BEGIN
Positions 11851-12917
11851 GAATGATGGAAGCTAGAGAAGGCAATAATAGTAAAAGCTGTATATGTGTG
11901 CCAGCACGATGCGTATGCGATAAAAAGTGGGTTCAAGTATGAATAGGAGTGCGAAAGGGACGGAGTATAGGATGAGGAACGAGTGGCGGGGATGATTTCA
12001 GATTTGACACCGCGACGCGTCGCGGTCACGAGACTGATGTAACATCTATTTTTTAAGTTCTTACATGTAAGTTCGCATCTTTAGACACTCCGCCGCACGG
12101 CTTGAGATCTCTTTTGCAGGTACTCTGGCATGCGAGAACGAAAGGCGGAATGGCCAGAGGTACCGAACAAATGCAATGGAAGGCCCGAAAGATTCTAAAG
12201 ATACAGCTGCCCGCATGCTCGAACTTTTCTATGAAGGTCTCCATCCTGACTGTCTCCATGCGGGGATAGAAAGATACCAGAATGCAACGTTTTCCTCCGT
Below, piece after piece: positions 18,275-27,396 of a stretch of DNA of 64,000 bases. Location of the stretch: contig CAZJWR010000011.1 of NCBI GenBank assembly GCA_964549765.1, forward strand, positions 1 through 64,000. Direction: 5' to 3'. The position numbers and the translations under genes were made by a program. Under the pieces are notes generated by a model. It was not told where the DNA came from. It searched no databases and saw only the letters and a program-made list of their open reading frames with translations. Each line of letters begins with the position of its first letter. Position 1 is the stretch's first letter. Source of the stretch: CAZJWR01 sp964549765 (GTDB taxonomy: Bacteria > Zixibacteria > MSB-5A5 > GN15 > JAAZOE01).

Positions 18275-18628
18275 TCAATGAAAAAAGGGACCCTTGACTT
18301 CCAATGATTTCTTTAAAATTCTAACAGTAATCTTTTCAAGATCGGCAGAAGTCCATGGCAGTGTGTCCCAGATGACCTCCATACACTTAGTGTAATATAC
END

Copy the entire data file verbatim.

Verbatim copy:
Positions 11851-12917
11851 GAATGATGGAAGCTAGAGAAGGCAATAATAGTAAAAGCTGTATATGTGTG
11901 CCAGCACGATGCGTATGCGATAAAAAGTGGGTTCAAGTATGAATAGGAGTGCGAAAGGGACGGAGTATAGGATGAGGAACGAGTGGCGGGGATGATTTCA
12001 GATTTGACACCGCGACGCGTCGCGGTCACGAGACTGATGTAACATCTATTTTTTAAGTTCTTACATGTAAGTTCGCATCTTTAGACACTCCGCCGCACGG
12101 CTTGAGATCTCTTTTGCAGGTACTCTGGCATGCGAGAACGAAAGGCGGAATGGCCAGAGGTACCGAACAAATGCAATGGAAGGCCCGAAAGATTCTAAAG
12201 ATACAGCTGCCCGCATGCTCGAACTTTTCTATGAAGGTCTCCATCCTGACTGTCTCCATGCGGGGATAGAAAGATACCAGAATGCAACGTTTTCCTCCGT
Below, piece after piece: positions 18,275-27,396 of a stretch of DNA of 64,000 bases. Location of the stretch: contig CAZJWR010000011.1 of NCBI GenBank assembly GCA_964549765.1, forward strand, positions 1 through 64,000. Direction: 5' to 3'. The position numbers and the translations under genes were made by a program. Under the pieces are notes generated by a model. It was not told where the DNA came from. It searched no databases and saw only the letters and a program-made list of their open reading frames with translations. Each line of letters begins with the position of its first letter. Position 1 is the stretch's first letter. Source of the stretch: CAZJWR01 sp964549765 (GTDB taxonomy: Bacteria > Zixibacteria > MSB-5A5 > GN15 > JAAZOE01).

Positions 18275-18628
18275 TCAATGAAAAAAGGGACCCTTGACTT
18301 CCAATGATTTCTTTAAAATTCTAACAGTAATCTTTTCAAGATCGGCAGAAGTCCATGGCAGTGTGTCCCAGATGACCTCCATACACTTAGTGTAATATAC